Scientist have discovered why some find the sound of other people eating unbearable. It's called misophonia, which translates to a hatred of certain sounds that elicits an emotional or physiological response. It can make some people angry, anxious or utterly disgusted.
Researchers at Newcastle University have found through the analysis of brain scans that people with misophonia had stronger instances of activity connecting the area of the brain that processes sound and the premotor cortex, the area of the brain responsible for movement in the mouth and throat.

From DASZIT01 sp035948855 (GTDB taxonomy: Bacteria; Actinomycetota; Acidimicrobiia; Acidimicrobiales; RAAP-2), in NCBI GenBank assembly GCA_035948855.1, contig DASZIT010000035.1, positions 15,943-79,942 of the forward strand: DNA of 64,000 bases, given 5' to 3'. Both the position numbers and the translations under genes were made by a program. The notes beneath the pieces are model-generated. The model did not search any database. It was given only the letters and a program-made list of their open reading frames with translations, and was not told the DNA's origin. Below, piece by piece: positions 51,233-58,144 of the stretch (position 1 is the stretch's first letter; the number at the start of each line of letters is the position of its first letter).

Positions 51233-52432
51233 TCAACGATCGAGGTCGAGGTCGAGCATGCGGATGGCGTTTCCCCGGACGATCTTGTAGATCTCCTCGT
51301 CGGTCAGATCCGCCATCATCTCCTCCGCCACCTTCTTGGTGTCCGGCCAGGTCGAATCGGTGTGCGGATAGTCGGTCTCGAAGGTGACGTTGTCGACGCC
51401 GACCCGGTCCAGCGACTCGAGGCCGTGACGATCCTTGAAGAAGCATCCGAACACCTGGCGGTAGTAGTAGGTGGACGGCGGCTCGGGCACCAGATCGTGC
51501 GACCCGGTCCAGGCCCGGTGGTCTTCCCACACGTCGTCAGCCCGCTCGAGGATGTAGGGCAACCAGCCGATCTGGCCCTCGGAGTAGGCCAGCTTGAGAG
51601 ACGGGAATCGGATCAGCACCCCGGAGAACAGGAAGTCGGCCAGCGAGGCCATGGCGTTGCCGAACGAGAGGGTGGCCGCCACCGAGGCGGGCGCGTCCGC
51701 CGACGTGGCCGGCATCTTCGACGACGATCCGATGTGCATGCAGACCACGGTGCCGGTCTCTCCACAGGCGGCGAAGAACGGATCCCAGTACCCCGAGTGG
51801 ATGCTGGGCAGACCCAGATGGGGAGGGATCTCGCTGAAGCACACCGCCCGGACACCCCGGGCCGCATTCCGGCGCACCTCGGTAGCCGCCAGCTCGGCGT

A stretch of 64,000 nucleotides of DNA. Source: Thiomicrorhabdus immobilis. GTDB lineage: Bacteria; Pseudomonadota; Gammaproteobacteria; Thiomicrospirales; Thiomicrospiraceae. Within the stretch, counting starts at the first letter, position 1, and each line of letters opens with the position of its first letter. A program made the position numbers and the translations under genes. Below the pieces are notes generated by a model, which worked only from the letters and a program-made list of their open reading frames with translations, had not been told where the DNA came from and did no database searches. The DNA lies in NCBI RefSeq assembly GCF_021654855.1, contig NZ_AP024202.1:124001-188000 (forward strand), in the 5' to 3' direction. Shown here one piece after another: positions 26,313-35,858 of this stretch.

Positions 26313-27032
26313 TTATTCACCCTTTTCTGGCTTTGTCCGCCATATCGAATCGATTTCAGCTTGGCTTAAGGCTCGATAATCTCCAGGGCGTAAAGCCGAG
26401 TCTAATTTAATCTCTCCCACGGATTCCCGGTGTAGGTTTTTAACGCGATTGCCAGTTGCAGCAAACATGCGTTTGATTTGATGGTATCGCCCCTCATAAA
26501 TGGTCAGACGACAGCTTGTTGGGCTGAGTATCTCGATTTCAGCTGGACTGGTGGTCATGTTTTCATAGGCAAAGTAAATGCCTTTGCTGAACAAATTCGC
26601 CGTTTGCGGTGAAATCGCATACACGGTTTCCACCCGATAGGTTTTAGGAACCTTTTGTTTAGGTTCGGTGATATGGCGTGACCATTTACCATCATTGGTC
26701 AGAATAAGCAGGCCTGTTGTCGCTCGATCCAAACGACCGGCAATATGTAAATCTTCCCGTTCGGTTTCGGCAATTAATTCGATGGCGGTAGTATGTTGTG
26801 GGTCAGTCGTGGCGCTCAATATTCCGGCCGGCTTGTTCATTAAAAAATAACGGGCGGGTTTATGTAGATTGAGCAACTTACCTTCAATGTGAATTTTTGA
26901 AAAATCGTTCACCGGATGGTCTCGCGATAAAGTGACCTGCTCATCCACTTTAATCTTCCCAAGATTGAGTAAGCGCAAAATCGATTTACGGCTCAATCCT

According to the report published Friday in the Journal of Neuroscience,when researchers played a “trigger sound” for the subjects with misophonia, their brain scans portrayed hyperactivity in their premotor cortex. The volunteer subjects who didn’t have misophonia didn’t display those levels of hyperactivity in their scans.
“What we are suggesting is that in misophonia the trigger sound activates the motor area even though the person is only listening to the sound,” Sukhbinder Kumar, a neuroscientist at Newcastle University,told The Guardian.“It makes them feel like the sounds are intruding into them.”
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